Neural stem cells (NSCs) play vital roles in the development and maintenance of brain tissues throughout life. They can also potentially act as powerful sources of regeneration and repair during pathology to replace degenerating cells and counteract deleterious changes in the tissue microenvironment. However, both aging and neurodegeneration involve an up-regulation of processes, such as oxidative stress, inflammation, somatic mutations, and reduction in growth factors in neural tissues, which threaten the robust functioning of NSCs. Nevertheless, recent evidence also indicates that NSCs may possess the intrinsic capability to cope with such stressors in their microenvironment. Whereas the mechanisms governing the responses of NSCs to stress are diverse, a common theme that is emerging suggests that underlying changes in intracellular redox status are crucial. Here we discuss such redox-based regulation of NSCs, particularly in relation to nuclear erythroid factor 2-like 2 (Nrf2), which is a key cellular stress resistance factor, and its implications for successfully harnessing NSC therapeutic potential towards developing cell-based therapeutics for nervous system disorders.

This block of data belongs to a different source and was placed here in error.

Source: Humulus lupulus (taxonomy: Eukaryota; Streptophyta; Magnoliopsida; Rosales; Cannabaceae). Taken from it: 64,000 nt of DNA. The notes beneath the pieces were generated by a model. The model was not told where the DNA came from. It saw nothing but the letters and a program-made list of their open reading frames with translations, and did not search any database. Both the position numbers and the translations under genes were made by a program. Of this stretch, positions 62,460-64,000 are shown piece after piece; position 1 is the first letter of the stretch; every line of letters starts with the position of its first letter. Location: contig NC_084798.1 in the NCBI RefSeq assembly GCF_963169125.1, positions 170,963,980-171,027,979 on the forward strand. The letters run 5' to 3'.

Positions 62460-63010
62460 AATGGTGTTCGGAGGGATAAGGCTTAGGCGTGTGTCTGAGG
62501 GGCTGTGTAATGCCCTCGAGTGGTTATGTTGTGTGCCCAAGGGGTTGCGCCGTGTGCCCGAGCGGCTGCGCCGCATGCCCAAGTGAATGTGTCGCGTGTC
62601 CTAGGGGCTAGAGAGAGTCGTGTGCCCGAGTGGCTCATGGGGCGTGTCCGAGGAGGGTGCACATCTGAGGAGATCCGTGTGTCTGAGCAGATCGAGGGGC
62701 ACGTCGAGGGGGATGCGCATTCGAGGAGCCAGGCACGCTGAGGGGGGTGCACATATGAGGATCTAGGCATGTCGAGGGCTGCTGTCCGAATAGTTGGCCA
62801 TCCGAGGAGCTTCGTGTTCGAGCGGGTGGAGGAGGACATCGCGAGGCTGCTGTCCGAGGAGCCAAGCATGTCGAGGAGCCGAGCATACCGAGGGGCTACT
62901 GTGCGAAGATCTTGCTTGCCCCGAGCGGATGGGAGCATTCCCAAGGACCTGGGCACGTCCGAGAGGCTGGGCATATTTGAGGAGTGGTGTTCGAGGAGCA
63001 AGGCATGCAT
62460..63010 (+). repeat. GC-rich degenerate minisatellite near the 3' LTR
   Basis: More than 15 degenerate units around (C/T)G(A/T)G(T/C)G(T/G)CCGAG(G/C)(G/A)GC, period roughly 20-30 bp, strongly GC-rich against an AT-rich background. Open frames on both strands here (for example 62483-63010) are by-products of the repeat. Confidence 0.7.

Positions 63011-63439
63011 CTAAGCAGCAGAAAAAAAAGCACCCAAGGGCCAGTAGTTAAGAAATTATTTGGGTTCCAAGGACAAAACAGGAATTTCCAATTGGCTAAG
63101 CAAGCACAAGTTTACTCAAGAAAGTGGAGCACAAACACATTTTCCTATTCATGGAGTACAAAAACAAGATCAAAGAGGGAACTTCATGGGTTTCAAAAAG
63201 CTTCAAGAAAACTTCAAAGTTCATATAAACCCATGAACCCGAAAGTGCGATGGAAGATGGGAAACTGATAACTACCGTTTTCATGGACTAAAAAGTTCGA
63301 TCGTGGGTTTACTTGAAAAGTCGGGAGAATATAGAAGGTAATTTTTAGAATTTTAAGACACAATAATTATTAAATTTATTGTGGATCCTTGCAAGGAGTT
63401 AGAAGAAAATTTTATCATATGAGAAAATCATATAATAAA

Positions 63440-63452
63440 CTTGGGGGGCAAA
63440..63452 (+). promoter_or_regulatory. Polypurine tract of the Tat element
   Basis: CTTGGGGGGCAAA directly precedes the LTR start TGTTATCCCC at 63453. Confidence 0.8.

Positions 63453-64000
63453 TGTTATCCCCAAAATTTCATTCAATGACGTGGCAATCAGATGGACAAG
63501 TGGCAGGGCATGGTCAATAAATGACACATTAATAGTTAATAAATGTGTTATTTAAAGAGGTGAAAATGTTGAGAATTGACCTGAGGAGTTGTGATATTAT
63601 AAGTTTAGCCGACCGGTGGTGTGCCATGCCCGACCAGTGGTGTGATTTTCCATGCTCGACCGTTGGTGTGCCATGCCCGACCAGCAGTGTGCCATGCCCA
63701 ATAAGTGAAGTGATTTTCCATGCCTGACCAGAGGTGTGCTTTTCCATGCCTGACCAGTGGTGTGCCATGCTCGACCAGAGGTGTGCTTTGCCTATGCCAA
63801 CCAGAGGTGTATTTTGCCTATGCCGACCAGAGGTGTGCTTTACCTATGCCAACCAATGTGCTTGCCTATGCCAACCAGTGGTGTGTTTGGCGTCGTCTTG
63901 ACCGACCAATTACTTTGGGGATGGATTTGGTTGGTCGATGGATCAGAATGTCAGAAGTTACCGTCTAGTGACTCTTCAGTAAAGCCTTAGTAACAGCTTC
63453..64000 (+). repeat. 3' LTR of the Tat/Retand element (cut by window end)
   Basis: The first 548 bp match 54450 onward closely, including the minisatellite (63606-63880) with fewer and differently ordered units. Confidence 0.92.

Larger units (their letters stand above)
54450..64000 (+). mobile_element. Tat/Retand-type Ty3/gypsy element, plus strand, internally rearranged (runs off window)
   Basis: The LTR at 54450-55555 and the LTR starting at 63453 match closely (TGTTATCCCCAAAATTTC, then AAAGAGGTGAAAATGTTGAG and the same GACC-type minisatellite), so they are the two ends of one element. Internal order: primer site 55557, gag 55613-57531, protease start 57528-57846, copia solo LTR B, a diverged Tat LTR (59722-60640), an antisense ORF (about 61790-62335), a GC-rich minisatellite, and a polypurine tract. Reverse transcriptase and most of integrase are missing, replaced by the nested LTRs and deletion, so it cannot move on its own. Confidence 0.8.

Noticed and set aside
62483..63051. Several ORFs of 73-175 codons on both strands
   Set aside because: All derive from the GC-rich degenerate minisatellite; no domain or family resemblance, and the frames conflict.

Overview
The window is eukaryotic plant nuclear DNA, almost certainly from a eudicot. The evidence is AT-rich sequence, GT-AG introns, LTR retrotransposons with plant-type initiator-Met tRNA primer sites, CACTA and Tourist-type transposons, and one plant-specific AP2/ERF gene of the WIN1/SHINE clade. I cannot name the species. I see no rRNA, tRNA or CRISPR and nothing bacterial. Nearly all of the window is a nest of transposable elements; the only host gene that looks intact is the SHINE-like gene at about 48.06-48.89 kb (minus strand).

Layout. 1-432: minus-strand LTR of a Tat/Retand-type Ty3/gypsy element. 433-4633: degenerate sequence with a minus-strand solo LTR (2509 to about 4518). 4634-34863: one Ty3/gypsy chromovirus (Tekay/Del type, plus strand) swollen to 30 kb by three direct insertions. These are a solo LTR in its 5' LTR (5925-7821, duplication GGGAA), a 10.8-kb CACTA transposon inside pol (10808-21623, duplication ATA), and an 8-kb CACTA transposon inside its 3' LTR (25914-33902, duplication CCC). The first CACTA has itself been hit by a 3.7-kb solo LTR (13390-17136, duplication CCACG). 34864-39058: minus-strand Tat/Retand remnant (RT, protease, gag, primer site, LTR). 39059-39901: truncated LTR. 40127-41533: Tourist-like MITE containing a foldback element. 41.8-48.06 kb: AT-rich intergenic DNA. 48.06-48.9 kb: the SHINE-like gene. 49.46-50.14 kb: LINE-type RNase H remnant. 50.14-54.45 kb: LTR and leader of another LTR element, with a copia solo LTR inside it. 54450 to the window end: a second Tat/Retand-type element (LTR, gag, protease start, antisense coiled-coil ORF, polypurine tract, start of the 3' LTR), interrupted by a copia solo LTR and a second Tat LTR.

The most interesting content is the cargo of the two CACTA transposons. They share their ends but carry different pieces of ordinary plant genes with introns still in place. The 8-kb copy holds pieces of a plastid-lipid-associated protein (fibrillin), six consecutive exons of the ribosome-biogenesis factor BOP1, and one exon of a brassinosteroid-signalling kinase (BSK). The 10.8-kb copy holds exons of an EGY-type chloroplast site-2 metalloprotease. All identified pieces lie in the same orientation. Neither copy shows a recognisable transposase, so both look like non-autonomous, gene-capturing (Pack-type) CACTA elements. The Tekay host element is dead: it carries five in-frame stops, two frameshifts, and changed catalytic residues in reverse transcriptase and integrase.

You do not currently have access to this content.